The winds of change are blowing through Greenwood, Miss., in 1964. When the summer volunteers first arrive in the segregated town, they are called “invaders” and “cockeyed.” These college students, black and white, aim to change “the most racist, most dangerous state in America” through nonviolent action.
How to tell a story as sprawling, complex and galvanizing as Freedom Summer? Deborah Wiles employs the capacious documentary-novel form she used to powerful effect in “Countdown,” the first book of her Sixties Trilogy. This second novel follows different characters and is set two years later. Interspersed with the first-person tale of a spunky 12-year-old white girl named Sunny Fairchild are historic newspaper headlines, song lyrics, photographs and portraits of student leader Bob Moses and President Lyndon B. Johnson.
Like many Southern white kids of the time, Sunny has never questioned segregation. She figures that the people in the “colored” section of town are content with their separate schools, churches and pools. But short chapters in the voice of 14-year-old Ray Bullis, a talented black baseball player, reveal the discrepancies and poverty. Fear sharpens when “white men drive by in they slow cars.”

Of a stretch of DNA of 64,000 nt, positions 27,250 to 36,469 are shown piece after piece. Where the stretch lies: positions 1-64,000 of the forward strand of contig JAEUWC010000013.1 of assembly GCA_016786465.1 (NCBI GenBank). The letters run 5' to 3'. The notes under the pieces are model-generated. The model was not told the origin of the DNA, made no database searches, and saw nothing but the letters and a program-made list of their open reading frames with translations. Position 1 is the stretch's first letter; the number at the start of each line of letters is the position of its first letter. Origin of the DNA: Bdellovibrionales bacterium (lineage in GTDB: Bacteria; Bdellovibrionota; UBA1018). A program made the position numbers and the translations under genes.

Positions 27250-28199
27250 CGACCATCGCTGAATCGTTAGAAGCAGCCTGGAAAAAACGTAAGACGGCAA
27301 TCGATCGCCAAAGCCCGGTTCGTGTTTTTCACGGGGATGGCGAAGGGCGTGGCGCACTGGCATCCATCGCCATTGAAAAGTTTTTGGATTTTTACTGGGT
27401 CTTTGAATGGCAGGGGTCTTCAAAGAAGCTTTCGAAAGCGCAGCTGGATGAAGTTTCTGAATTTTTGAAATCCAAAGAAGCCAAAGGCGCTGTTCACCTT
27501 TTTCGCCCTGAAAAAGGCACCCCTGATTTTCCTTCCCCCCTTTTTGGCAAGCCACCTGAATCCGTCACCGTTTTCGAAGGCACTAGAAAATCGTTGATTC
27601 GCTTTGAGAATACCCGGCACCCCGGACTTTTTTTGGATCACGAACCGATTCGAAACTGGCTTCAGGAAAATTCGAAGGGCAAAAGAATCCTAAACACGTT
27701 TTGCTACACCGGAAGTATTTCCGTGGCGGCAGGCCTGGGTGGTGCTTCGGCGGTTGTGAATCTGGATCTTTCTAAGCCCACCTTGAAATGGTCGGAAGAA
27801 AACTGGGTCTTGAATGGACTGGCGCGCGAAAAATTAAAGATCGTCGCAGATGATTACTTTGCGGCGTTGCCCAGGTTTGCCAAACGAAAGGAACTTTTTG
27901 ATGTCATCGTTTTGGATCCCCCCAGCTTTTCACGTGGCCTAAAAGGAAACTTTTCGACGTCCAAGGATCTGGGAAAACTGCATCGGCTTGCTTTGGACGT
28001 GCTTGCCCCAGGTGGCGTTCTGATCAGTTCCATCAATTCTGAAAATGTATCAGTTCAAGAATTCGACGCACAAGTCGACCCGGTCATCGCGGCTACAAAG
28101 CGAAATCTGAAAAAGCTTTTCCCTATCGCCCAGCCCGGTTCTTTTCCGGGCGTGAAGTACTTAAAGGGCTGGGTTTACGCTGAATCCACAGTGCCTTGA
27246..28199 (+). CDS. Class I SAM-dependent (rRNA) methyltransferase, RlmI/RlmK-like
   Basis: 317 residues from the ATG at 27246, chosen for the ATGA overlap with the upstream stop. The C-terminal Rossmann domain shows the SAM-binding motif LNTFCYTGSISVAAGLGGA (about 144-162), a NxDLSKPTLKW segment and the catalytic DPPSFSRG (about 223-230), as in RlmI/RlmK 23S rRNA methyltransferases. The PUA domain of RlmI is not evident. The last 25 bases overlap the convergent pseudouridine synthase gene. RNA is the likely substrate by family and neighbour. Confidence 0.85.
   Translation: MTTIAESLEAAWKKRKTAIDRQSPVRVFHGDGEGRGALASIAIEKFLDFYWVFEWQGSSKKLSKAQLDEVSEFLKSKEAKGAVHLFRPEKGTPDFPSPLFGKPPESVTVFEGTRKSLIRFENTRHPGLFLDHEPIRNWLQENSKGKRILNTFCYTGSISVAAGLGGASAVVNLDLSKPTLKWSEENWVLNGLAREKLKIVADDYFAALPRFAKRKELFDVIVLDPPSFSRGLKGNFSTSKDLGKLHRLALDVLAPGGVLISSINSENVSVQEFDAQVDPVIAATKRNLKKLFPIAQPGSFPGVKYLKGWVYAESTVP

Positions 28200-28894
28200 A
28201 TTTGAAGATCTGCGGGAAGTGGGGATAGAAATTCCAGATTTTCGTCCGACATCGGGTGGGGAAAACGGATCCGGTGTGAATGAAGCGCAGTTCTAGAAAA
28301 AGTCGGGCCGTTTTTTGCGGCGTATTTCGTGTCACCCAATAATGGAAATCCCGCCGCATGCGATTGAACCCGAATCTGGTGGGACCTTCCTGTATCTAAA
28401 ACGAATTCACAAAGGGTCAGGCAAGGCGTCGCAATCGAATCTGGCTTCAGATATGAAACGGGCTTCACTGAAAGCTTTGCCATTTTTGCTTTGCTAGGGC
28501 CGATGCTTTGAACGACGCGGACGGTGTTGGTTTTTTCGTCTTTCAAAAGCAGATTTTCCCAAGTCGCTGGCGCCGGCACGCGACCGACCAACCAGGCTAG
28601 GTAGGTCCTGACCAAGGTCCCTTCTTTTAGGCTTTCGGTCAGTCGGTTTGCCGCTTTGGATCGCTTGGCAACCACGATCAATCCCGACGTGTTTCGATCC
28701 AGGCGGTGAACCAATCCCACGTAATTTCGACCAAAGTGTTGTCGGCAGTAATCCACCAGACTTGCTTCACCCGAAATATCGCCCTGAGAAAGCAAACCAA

Sunny and Ray show up first as marginal characters in each other’s scenes and then together in moments of intense danger. Their wary curiosity and growing respect for one another ring true. Less believable, though, and too rushed at the end is a subplot involving Sunny, her absent mother and a female summer volunteer. That is a quibble, though. What Wiles does, brilliantly, is to plunge readers into that tense, heady era marked by Dr Pepper, Converse sneakers, Willie Mays and very high stakes.
By Deborah Wiles